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Malaysia Halal Plant Registration: Backgrounder

Malaysia Halal Plant Registration: Media Backgrounder

- New Zealand is committed to maintaining its position as a provider of high quality halal meat products to Islamic markets.

- New Zealand is committed to working this issue through with Malaysia and seeking a mutually acceptable outcome.

- At this point there is no resolution on any of the halal issues raised by the Malaysian authorities, and negotiations are expected to take some time.

- New Zealand is disappointed by the Malaysian decision. We have a record, built over several decades, of successfully meeting the requirements for Islamic slaughter in Muslim markets.

- We are discussing two main issues with the Malaysians. Firstly, we are concerned about their process for delisting certain of our meat plants. (New Zealand was not formally advised of Malaysia’s new halal standard before the plants were audited.) Secondly, we wish to discuss the substance of Malaysia’s new halal standard and to reach a solution that allows the historical trade to continue.

- Any solution that is reached will have to comply with New Zealand’s animal welfare standards.

- The Malaysian action has not affected New Zealand’s exports to other halal markets, nor has it affected all meat exports to Malaysia. One beef plant has been re-certified for export to Malaysia, and all except one of the previously certified sheepmeat plants have been re-certified.

- Malaysia accounts for 18% of New Zealand’s halal sheepmeat markets, and just under 1% of all sheepmeat exports, by value. For beef, Malaysia’s share is 36% of halal markets, and just over 2% of total exports, by value.

- New Zealand government, meat industry and halal certifying authorities have a long history of working together to ensure the highest animal welfare standards are met whilst meeting halal requirements.


Questions & Answers

What is this dispute about?

Malaysia said New Zealand’s establishments were de-listed because they did not comply with their new halal standard. This standard had not been formally notified to New Zealand. Malaysia’s position is that death should result from a single halal cut, and the carcass should not otherwise be interfered with until death ensues.

What are New Zealand’s animal welfare requirements?

New Zealand law requires insensibility to pain during the entire slaughter process. This is based on animal welfare principles underpinned by research into commercial slaughter methods. Since 1979, New Zealand has been a consistent supplier of halal meat products around the globe. It negotiated standards for halal slaughter that also meet New Zealand’s animal welfare requirements. New Zealand’s halal certifying authorities have re-affirmed that New Zealand’s halal product fulfils the requirements of Islamic Shariah (law).

What is Malaysia trying to achieve here?
Has it delisted plants in other countries?
Is it trying to shut out western suppliers in favour of Islamic ones?

You would have to ask the Malaysians about their motives. We understand they have recently delisted plants in Australia and suspended plants in China, Indonesia, Thailand, South Africa and the USA.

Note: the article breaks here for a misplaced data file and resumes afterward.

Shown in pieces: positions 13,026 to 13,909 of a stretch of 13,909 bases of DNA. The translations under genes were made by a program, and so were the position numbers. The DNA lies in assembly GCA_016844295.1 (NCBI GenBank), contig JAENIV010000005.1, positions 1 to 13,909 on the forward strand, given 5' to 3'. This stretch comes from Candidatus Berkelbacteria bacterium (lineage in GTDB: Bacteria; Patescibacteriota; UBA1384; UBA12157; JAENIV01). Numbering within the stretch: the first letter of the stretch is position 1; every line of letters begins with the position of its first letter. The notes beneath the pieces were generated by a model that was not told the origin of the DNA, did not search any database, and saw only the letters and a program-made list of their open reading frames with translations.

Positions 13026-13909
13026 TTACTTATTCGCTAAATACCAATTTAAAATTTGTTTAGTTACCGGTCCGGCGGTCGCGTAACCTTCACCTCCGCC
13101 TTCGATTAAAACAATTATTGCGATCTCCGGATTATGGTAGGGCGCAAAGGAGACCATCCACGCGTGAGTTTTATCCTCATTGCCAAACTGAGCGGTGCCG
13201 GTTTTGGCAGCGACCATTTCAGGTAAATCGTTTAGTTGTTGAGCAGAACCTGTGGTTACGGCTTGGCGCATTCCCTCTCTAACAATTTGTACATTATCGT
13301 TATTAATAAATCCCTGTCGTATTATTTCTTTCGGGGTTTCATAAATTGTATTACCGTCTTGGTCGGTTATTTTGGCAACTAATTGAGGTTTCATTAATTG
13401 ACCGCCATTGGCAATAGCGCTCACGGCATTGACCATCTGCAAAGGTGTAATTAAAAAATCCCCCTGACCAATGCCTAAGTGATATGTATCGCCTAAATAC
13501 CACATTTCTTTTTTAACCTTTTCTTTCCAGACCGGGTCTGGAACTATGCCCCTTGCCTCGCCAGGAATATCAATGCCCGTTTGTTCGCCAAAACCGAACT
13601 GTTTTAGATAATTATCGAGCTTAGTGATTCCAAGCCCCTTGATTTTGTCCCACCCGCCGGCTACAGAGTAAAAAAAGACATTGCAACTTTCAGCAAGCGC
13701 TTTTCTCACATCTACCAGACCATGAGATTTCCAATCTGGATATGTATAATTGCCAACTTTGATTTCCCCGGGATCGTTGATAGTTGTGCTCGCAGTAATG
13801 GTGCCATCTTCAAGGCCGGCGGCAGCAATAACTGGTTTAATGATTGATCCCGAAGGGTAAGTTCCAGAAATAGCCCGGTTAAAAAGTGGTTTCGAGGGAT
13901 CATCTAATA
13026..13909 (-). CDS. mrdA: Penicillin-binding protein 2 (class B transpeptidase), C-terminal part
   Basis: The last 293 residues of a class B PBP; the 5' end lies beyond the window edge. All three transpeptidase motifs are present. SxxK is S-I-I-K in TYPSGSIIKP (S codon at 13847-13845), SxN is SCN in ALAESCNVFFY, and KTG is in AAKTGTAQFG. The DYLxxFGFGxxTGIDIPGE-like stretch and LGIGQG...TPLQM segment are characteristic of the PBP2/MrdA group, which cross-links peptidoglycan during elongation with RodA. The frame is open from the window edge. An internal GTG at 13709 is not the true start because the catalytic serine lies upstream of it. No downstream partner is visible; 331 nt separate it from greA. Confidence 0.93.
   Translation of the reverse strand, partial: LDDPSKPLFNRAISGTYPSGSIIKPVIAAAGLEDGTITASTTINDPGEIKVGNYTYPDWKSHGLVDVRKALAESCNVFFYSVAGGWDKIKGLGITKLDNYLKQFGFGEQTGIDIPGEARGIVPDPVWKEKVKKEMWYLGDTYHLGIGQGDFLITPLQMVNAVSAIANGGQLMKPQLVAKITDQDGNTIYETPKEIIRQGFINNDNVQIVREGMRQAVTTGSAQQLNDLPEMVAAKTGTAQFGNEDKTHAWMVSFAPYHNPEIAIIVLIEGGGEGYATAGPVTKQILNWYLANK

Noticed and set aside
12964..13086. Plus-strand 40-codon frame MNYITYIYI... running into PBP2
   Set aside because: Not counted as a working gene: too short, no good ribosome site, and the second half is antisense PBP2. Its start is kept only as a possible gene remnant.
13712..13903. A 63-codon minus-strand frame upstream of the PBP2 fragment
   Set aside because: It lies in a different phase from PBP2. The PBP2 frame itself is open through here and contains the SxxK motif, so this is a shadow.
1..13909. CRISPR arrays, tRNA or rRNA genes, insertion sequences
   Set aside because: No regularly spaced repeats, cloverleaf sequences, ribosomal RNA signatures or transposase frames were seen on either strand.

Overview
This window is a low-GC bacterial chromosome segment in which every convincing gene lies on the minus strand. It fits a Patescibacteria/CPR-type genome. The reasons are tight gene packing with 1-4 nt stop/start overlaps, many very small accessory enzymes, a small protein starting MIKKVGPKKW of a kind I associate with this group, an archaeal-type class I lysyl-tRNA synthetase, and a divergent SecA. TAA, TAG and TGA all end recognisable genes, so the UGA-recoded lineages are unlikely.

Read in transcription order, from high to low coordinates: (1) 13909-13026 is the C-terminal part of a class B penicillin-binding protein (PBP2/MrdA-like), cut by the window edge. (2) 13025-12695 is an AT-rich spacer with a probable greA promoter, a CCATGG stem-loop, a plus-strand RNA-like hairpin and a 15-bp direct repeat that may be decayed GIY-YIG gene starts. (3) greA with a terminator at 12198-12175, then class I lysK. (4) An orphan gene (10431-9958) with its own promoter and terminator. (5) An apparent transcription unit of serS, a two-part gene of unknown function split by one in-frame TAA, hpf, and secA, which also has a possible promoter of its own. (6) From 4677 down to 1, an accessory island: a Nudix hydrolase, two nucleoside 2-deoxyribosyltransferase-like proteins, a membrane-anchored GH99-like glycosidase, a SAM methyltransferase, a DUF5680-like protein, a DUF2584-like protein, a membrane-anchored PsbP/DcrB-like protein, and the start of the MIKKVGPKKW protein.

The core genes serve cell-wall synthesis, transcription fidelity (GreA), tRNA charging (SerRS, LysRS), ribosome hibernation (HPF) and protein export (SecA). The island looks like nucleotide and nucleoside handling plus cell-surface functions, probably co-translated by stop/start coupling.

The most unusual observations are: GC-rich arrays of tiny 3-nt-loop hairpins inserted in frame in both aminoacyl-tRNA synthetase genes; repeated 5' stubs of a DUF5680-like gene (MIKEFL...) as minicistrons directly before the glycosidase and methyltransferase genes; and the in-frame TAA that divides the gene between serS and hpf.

Will NZ relax its standards to accommodate the Malaysians? What about animal welfare concerns?

Any solution that is reached will have to comply with New Zealand animal welfare standards.

How will this affect our negotiations with Malaysia for a free trade agreement?

We are disappointed with the way Malaysia has taken this action given that we are trying to build cooperation on certification issues in the context of the FTA negotiation. The FTA negotiation process remains on track, although we need to establish a clear and transparent process on halal.

How big a deal is this for NZ’s meat exports/NZ’s trade with Malaysia?

Malaysia is a significant halal meat export market for New Zealand. Malaysia accounts for 18% of New Zealand’s halal sheepmeat markets, and just under 1% of total sheepmeat exports, by value. For beef, Malaysia’s share is 36% of halal markets, and just over 2% of total exports, by value.

New Zealand’s overall trade with Malaysia is worth around $520 million annually, with dairy products making up about $250 million of this. Our total meat exports to Malaysia are currently worth around $65 million.

Is Malaysia trying to persuade other Islamic countries to adopt its standard?

We understand the Malaysian standard was presented to Organisation of Islamic Conference (OIC) member countries for their consideration a month ago. However, New Zealand’s halal trade to other markets has been unaffected by this dispute.

Who is talking with whom about this?
What is the process from here?

New Zealand diplomats are talking with officials from the Malaysian Ministries of Trade and Foreign Affairs, and with the Malaysian Department of Veterinary Services. We are also working closely with the meat industry in New Zealand and with other New Zealand government agencies including the NZ Food Safety Authority and the Ministry of Agriculture and Forestry.

If this new standard has changed the interpretation of procedures previously found acceptable over many years then this needs to be discussed and some time given to allow for a mutually acceptable solution to be agreed.

ENDS

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